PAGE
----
Carbon Monoxide Sensor Detector Review

Instrumentation Electronics Devices and Applications

A carbon monoxide sensor or CO detector is a device that detects the presence of the carbon monoxide (CO) gas in order to prevent carbon monoxide poisoning. CO is a colorless and odorless compound produced by incomplete combustion. It is often referred to as the "silent killer" because it is virtually undetectable without using detection technology. Elevated levels of CO can be dangerous to humans depending on the amount present and length of exposure. Smaller concentrations can be harmful over longer periods of time while increasing concentrations require diminishing exposure times to be harmful.

CO Sensors/detectors are designed to measure CO levels over time and sound an alarm before dangerous levels of CO accumulate in an environment, giving people adequate warning to safely ventilate the area or evacuate. Some system-connected detectors also alert a monitoring service that can dispatch emergency services if necessary.

While CO detectors do not serve as smoke detectors and vice versa, dual smoke/CO detectors are also sold. Smoke detectors detect the smoke generated by flaming or smoldering fires, whereas CO detectors detect and warn people about dangerous CO buildup caused, for example, by a malfunctioning fuel-burning device. In the home, some common sources of CO include open flames, space heaters, water heaters, blocked chimneys or running a car inside a garage.

Carbon Monoxide CO Sensors:

Early designs were basically a white pad which would fade to a brownish or blackish color if carbon monoxide was present. Such chemical detectors were cheap and were widely available, but only give a visual warning of a problem. As carbon monoxide related deaths increased during the 1990s, audible alarms became standard.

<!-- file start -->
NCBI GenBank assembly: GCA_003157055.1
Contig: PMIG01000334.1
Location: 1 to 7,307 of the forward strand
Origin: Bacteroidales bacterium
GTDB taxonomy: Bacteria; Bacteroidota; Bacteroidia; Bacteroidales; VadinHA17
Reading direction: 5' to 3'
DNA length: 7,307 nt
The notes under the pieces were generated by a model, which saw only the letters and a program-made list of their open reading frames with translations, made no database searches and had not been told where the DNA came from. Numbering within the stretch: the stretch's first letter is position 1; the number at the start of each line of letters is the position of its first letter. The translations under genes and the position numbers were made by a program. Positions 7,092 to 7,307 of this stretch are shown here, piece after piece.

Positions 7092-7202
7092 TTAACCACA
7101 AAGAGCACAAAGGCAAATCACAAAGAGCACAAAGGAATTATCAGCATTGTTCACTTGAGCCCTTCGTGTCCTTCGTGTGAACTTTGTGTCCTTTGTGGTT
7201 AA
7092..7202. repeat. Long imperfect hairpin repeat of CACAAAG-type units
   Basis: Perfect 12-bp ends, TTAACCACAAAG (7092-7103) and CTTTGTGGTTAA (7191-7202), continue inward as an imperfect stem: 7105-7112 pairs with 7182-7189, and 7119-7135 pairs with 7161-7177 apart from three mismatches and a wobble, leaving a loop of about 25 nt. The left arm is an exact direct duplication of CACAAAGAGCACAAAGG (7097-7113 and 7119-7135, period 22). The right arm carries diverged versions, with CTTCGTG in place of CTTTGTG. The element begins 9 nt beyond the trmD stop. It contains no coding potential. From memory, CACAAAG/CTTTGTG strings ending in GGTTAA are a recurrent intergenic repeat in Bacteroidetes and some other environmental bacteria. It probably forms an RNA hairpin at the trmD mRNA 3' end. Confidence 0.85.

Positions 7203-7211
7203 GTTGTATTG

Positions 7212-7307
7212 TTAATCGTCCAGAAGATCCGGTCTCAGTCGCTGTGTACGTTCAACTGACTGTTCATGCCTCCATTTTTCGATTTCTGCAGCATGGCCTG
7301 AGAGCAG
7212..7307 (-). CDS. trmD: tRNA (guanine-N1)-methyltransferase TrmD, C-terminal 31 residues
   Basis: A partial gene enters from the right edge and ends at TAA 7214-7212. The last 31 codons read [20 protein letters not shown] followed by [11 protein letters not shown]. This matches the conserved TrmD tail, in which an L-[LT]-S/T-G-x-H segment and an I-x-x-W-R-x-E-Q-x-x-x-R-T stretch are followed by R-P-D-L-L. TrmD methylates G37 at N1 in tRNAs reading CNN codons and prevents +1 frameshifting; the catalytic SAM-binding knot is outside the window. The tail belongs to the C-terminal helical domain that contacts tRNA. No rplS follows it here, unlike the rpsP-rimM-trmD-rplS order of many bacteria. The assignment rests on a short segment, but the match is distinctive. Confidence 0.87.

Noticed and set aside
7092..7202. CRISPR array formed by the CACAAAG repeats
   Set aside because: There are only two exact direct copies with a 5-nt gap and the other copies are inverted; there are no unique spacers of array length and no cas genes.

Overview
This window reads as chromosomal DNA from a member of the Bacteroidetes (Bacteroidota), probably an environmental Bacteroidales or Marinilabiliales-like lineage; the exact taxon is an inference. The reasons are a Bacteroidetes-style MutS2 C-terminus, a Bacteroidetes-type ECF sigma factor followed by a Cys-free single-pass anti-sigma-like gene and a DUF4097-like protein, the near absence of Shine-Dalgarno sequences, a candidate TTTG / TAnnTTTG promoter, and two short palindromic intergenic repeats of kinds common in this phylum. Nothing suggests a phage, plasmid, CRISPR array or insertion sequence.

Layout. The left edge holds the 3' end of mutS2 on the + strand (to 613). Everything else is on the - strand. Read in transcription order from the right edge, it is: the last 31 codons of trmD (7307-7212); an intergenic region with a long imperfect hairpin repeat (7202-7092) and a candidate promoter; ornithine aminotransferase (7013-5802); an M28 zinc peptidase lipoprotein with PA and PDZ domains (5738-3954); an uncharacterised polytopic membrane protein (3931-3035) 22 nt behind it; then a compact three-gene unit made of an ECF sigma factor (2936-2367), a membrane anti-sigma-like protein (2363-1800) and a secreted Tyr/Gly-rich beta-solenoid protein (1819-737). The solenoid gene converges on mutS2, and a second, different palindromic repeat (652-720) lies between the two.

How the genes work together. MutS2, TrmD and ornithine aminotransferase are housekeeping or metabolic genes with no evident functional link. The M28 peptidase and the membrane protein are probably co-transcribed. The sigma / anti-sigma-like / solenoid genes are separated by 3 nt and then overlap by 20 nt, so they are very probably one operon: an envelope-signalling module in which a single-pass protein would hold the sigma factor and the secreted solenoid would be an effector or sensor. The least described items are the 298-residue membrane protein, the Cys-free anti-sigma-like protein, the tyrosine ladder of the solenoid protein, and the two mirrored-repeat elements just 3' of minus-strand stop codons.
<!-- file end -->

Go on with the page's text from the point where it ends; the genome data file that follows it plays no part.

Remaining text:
The alarm points on carbon monoxide detectors are not a simple alarm level (as in smoke detectors) but are a concentration-time function. At lower concentrations (e.g. 100 parts per million) the detector will not sound an alarm for many tens of minutes. At 400 parts per million (PPM), the alarm will sound within a few minutes. This concentration-time function is intended to mimic the uptake of carbon monoxide in the body while also preventing false alarms due to relatively common sources of carbon monoxide such as cigarette smoke.

There are four types of sensors available and they vary in cost, accuracy and speed of response, listed below. The latter three types include sensor elements that typically last up to 10 years. At least one CO detector is available which includes a battery and sensor in a replaceable module. Most CO detectors do not have replaceable sensors.

Opto-Chemical CO Sensors:

The detector consists of a pad of a coloured chemical which changes colour upon reaction with carbon monoxide. They only provide a qualitative warning of the gas however. The main advantage of these detectors is that they are the lowest cost, but the downside is that they also offer the lowest level of protection.

Biomimetic CO Sensors: